While the UNI Connection project is still going on strong, the other half of the sophomore presidential scholar class is tackling a separate issue: literacy in Waterloo elementary schools. Group member Theresa Luensmann talked to HSAB about the project and the impact she hopes it will have on Edison Elementary.
For the Think Tank project, what issue did your group decide to address?
We are addressing the issue of literacy in elementary school students in an underprivileged school. We addressed this issue by creating a book registry based off titles we were given by teachers in Edison Elementary in Waterloo. It’s like a gift registry but with books; it’s been in the bookstore for the past month. We also did a penny war with the residence halls so that we could get people on campus involved.
How did you pick Edison?
We talked to some teachers in the Waterloo Schools, and we talked to an Elementary Education professor here at UNI about what schools in Waterloo would need the most help. We were originally going to go to Lincoln Elementary, but they didn’t respond to us when we called, so we decided to go with Edison. One of our reasons for picking Edison Elementary is that 85% of their students are on free and reduced lunch, so this is definitely a school where the kids could use some help. When we did our research, we learned that the more places kids can get books, the better readers they become. Kids at Edison don’t have the outside resources that a lot of other kids are given, so we’re really glad to give them that. We’ve loved working with Edison. We’ve had such a good response from all the teachers there, and they’re so grateful for what we’re doing. One of the faculty members at Edison told us, “When we got your email, we thought it was a joke. We feel like we’ve won the lottery.” We met one teacher who was a UNI grad that had just started in December, and it was really cool to have that connection with a recent grad. This project has been important for her because she only had about 50 books in her classroom library, so this addition was a huge help. It’s been nice to help her out and talk to them.
What has been your favorite part about working on this project?
My favorite part was meeting the teachers and being able to talk to them about their experiences and their students. They obviously love what they do, and they are so enthusiastic about it. I’ve also loved just seeing the way people respond to our project, just to see people on campus and in the community get involved. Now that it’s almost done, it’s cool to look back and see what we did. We’re easily going to complete the registry and we will most likely be able to buy some extra stuff.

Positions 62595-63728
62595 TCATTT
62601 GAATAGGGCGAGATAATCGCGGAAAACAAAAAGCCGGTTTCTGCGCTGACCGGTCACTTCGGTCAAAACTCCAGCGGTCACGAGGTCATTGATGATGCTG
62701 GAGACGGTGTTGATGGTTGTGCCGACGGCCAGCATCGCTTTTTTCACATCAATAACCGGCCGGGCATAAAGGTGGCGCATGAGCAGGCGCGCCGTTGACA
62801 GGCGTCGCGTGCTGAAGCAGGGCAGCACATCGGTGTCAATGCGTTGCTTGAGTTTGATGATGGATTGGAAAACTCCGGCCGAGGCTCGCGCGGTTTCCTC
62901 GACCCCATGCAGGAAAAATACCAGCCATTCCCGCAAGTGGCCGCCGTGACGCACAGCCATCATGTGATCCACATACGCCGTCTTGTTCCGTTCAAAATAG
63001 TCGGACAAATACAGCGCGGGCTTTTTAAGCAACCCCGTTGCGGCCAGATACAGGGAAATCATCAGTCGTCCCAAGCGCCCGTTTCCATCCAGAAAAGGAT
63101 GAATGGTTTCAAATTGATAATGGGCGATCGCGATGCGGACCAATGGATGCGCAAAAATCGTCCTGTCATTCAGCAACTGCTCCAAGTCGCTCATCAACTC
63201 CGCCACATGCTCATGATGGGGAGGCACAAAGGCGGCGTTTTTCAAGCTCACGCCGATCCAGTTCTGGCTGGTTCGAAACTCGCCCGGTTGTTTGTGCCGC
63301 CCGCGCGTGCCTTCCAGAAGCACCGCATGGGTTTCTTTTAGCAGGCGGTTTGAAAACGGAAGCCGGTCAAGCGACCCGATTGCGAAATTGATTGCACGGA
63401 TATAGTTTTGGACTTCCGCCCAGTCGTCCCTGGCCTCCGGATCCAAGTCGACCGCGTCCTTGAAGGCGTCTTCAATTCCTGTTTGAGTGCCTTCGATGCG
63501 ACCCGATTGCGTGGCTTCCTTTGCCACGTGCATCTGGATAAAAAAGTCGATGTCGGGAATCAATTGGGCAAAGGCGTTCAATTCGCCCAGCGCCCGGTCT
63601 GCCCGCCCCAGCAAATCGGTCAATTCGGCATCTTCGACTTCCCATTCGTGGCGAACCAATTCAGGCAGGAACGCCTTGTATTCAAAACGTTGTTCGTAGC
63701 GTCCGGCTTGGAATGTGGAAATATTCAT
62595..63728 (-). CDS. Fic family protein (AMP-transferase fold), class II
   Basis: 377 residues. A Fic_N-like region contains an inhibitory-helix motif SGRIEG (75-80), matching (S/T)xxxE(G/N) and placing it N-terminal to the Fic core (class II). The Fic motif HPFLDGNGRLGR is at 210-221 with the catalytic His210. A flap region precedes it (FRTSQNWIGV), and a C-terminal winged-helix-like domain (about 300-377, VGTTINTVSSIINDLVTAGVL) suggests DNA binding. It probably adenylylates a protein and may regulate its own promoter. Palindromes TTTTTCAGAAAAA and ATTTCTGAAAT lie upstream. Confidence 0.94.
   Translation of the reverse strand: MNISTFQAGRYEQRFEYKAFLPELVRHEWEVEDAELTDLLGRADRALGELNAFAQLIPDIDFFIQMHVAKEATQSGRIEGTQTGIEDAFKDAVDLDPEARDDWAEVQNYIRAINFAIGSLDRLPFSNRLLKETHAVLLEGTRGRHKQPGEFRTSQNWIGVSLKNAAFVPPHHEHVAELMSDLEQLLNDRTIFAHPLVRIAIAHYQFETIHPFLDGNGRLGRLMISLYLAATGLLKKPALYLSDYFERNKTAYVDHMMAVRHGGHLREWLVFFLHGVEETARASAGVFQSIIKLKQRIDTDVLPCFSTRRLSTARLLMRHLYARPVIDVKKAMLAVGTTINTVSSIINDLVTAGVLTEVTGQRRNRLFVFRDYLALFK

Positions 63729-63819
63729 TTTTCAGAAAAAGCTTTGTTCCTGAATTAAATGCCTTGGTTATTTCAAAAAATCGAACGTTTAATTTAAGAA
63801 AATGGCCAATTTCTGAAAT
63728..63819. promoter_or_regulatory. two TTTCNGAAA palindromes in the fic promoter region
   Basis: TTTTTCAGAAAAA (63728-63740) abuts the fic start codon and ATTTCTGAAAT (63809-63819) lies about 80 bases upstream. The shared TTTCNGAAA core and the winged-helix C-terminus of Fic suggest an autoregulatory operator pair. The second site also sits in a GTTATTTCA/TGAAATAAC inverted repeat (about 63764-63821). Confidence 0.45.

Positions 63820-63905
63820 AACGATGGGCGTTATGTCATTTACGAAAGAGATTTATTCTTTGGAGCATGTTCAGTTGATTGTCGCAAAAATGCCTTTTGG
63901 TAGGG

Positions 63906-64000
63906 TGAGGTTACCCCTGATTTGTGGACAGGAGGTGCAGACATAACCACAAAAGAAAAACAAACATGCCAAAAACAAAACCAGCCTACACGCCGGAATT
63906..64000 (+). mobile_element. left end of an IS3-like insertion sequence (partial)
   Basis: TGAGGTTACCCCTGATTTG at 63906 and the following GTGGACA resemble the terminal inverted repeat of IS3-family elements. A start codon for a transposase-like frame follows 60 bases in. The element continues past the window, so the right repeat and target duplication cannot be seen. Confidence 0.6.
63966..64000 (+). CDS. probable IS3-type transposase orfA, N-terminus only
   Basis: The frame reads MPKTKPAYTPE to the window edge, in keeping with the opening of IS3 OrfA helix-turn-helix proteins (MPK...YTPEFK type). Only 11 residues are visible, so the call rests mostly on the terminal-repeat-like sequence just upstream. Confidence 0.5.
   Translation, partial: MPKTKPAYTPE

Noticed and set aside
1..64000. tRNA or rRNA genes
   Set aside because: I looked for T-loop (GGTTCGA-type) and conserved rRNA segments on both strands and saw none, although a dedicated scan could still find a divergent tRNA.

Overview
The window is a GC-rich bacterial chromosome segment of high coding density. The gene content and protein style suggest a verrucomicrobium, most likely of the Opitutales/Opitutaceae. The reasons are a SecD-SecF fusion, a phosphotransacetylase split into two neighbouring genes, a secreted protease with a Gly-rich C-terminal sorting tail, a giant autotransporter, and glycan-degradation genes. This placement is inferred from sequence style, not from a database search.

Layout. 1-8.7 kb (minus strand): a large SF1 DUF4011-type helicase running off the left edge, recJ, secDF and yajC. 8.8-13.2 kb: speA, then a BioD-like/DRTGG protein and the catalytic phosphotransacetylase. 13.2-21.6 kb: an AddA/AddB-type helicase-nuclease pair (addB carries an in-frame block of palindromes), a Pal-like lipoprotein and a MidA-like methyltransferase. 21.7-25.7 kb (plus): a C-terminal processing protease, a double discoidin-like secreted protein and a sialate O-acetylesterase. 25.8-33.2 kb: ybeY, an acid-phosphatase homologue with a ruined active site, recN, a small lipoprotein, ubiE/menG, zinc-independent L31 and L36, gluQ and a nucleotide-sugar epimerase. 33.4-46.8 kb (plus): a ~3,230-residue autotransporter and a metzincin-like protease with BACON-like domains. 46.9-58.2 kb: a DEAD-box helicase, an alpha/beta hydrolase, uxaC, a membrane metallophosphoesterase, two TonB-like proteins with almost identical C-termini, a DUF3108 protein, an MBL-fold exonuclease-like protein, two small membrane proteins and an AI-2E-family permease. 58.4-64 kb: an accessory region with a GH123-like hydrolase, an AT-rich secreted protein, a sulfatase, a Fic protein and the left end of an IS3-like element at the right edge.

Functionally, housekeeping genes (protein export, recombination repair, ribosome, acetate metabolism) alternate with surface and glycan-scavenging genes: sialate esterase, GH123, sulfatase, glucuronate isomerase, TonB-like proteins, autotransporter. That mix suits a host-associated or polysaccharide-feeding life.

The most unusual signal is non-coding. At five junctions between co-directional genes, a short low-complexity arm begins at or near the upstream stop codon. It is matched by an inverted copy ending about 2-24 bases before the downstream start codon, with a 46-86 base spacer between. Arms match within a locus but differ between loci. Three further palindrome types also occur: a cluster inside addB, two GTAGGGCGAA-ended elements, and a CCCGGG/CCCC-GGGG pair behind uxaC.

What was the most challenging part of the project?
Surprisingly, finding a school to partner with was really difficult. We spent a lot of time talking to Lincoln Elementary, and they spent a lot of time not responding. We also had a kickoff event at the bookstore, and that took a lot of prep work. We wanted to give a presentation, and we had to have the registry all put together. There was a lot of work, and the bookstore helped us a ton..
You mentioned that University Book & Supply helped out a lot. What did they do?
They’re the central hub for our project; they hold our registry for us, so that we can keep track of the books. They’ve also initiated an add-a-dollar program for all their customers, which has raised a lot of money. They ordered all the books for us, and they were able to get us discounts. They also paid for all the food at our kickoff. They were fantastic. I can’t say enough about the bookstore. We would have been lost without them.
When are you planning to give the books to Edison?
Currently we’re planning to go as a group to drop the books off, and give them to the kids ourselves. We hope that the teachers can take pictures and videos of the kids, and hopefully we can send thank you notes with pictures so that people who donated can see who really benefitted from their donations. We’re going to put out statistics from the registry with how the money was used and who it benefitted. Another really cool thing is that all of the books will have labels with the names of the people who donated, which I think is cool because we can recognize those who donated.
What were some of your favorite experiences with this project?
It was just amazing to see how generous people were. Ben & Pat Allen just bought seven books, and on the labels, he just wanted them to say “UNI” and not their names. I thought that was amazing; I actually teared up a little. Some of the students were unbelievably generous too. One student heard us talking about the project, and he pulled out a fifty dollar bill for us to use to buy books. These people really care about what we’re doing. Someone from the community just wrote us a two hundred and fifty dollar check. The students on campus have helped out a ton as well; we raised over five hundred and fifty dollars from the penny wars, and that’s not even counting money from Hagemann and Dancer.
Did you enjoy working with your group?
Our group has really clicked from the beginning. We’ve been good about understanding when are going through busy times and trying to cooperate when schedules don’t always work out. We’ve become really close throughout the project as well. We didn’t always have an opportunity to get to know each other like this last year, but now we’re kind of like a family. I know that they’ll always help me if I need anything, and that’s really awesome.
Is there anything else you’d like us to know?
The registry is still going on until April 8th, so everyone should go to the bookstore and purchase a book. There are some books for as cheap as $3.99, so it won’t break your bank. And it will help the fourth graders at Edison Elementary, and they would really appreciate it. And so would we; we would love you forever!